Eating disorders

Over 1 million Australians have an eating disorder. Here’s how to spot the signs and where to turn to for help.

This article is of a general nature only. You should always seek medical advice if you are worried about someone or are experiencing signs or symptoms of an eating disorder.

Eating disorders

If you have obsessive thoughts and behaviors about food and weight, you’re not alone. It’s estimated that over 1 million Australians are affected by eating disorders. 

Jump to section: Symptoms and warning signs | Types | Causes | Treatment | Getting support

Eating disorders are a mental health condition that can affect anyone, regardless of age, gender, shape or size. If you think you’re experiencing symptoms of an eating disorder, speak to your GP. They’ll be able to offer you support and advise on the best next steps for your treatment. 

Symptoms and warning signs of an eating disorder

People with eating disorders can experience a wide range of symptoms and there is no ‘one size fits all’ when it comes to this mental health condition.

However, some warning signs could include weight fluctuations (gaining or losing), preoccupation with body appearance or weight, increased mood changes and irritability, sensitivity to cold, social withdrawal or obsessive rituals around food and food preparation. You might also notice an increased interest in preparing food for others, frequent excuses not to eat or a tendency to eat in secret, away from social situations.

If you have an eating disorder you might notice that you struggle to think rationally or concentrate. You might also experience anxiety or depression symptoms.

If you notice any of these warning signs in yourself or in a loved one, speak to your GP immediately. They will be able to advise on next steps and offer support. 

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Types of eating disorders

Some of the main types of eating disorders include: 

Anorexia nervosa

Restricted eating that results in weight loss, and fear of gaining weight. 

Bulimia nervosa

Involves periods of binge eating unhealthy foods, followed by attempts to compensate by over-exercising, vomiting, or strict dieting.

Binge eating disorder

Recurring periods of binge eating followed by feelings of guilt, disgust and depression.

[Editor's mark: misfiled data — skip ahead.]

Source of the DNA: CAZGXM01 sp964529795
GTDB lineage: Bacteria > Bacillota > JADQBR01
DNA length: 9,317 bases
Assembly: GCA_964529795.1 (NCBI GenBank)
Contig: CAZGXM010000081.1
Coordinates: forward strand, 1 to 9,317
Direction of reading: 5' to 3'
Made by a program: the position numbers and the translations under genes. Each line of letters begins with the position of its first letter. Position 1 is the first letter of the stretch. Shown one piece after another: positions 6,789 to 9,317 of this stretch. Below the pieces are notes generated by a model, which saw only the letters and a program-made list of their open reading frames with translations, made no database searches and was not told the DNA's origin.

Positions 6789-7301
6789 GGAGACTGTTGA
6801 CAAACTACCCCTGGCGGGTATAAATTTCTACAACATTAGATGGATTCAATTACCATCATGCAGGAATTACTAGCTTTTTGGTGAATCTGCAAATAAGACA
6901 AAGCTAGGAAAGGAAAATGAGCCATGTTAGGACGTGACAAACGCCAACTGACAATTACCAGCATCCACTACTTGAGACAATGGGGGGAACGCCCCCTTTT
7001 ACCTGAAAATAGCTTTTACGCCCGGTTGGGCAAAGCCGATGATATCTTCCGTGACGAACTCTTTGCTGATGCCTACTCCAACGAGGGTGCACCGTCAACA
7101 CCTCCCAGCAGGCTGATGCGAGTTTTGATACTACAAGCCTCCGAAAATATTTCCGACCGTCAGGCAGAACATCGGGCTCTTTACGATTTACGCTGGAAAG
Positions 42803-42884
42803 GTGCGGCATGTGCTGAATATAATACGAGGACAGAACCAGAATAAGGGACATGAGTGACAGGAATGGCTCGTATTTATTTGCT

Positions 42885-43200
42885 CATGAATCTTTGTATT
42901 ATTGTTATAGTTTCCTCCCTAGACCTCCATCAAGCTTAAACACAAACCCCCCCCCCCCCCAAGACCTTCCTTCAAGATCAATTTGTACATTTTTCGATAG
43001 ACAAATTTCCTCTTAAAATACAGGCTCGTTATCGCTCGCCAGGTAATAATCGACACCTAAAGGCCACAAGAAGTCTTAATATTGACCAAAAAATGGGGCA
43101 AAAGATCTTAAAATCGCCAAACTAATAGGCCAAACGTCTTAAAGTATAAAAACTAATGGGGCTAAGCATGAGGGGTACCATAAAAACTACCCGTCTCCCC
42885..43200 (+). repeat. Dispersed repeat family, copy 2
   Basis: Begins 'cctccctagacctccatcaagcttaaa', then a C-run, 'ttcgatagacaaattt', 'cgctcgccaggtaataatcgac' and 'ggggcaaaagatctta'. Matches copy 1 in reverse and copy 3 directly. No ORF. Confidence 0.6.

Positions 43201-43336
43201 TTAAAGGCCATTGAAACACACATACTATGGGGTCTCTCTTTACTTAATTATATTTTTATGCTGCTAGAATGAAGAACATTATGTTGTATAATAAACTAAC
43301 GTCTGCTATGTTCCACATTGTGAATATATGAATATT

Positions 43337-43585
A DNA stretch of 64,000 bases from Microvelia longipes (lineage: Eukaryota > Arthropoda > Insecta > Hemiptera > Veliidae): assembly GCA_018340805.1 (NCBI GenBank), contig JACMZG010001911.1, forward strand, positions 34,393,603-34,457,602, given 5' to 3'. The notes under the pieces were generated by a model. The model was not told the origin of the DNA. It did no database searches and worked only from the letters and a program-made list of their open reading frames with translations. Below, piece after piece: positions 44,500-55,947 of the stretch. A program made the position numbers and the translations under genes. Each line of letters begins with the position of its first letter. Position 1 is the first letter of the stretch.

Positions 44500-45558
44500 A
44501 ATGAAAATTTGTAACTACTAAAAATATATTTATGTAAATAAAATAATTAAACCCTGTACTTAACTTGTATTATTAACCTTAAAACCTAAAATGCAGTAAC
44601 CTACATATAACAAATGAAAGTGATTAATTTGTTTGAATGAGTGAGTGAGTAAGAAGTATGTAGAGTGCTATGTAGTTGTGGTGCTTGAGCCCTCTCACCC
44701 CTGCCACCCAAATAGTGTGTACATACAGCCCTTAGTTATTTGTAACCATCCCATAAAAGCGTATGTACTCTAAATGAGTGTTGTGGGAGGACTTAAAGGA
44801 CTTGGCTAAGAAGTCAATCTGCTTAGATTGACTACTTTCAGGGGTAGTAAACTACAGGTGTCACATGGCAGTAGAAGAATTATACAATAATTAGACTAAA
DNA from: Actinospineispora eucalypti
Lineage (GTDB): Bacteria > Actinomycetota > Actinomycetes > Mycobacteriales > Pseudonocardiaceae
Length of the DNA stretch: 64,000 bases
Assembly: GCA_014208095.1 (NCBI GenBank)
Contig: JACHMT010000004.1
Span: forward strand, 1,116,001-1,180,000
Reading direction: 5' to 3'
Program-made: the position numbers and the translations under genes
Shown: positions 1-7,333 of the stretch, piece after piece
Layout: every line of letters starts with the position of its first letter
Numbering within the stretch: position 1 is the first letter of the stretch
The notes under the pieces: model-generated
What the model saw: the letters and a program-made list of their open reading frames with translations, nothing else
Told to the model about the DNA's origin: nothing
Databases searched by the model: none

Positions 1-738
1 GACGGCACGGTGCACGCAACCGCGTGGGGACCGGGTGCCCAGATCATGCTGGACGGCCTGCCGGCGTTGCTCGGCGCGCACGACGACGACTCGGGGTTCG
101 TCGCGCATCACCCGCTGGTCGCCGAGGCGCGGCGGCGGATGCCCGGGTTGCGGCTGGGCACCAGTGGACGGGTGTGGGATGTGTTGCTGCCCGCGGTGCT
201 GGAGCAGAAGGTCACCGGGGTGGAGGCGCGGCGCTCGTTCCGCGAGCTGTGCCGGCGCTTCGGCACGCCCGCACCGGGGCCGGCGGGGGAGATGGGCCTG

Other specified feeding and eating disorders (OSFED)

Eating behaviours that cause distress that aren’t categorised in the above three.

Even if you don’t fit into any of these categories it’s important to seek help if you are struggling with obsessive or negative thoughts about food or your body, or if you’re feeling anxious or overwhelmed. 

What causes an eating disorder? 

There is no one single cause of an eating disorder. Social, psychological and biological factors all play a part and the root cause is unique to each person.

The most important thing to remember is that your eating disorder is not your fault, it is a mental health condition that can affect anybody. 

Social factors

These can include the media and representations of the ‘ideal body’, pressure to succeed, our cultural tendency to judge people on appearance or activities that encourage a certain body shape or weight e.g. ballet, modelling or gymnastics.

Major life changes

Changes such as relationship breakdowns, pregnancy, the death of a loved one, moving to a new city or becoming a new parent can contribute to the onset of an eating disorder.

Life stressors

Fears of the responsibilities of adulthood, communication issues with friends or family or long held beliefs about the relationship between love and achievement along with many others can all accumulate to trigger an eating disorder.

Biological factors

Physical changes during adolescence or growing up as part of a family unit that are overly focused on body image, food or appearance can contribute to the onset of an eating disorder.

Psychological factors

Issues such as low self-esteem, negative body image, anxiety, depression, obsessive thinking and difficulty expressing emotion can manifest as an eating disorder.

There is also some evidence to suggest that eating disorders could have a genetic basis, although the biological causes are not well understood.

Treatment of eating disorders

If you suspect that you might have an eating disorder, it’s important to reach out and seek help, however hard that might be. Whilst recovery can be slow, with the right help and support it is possible to manage your eating disorder and even recover completely.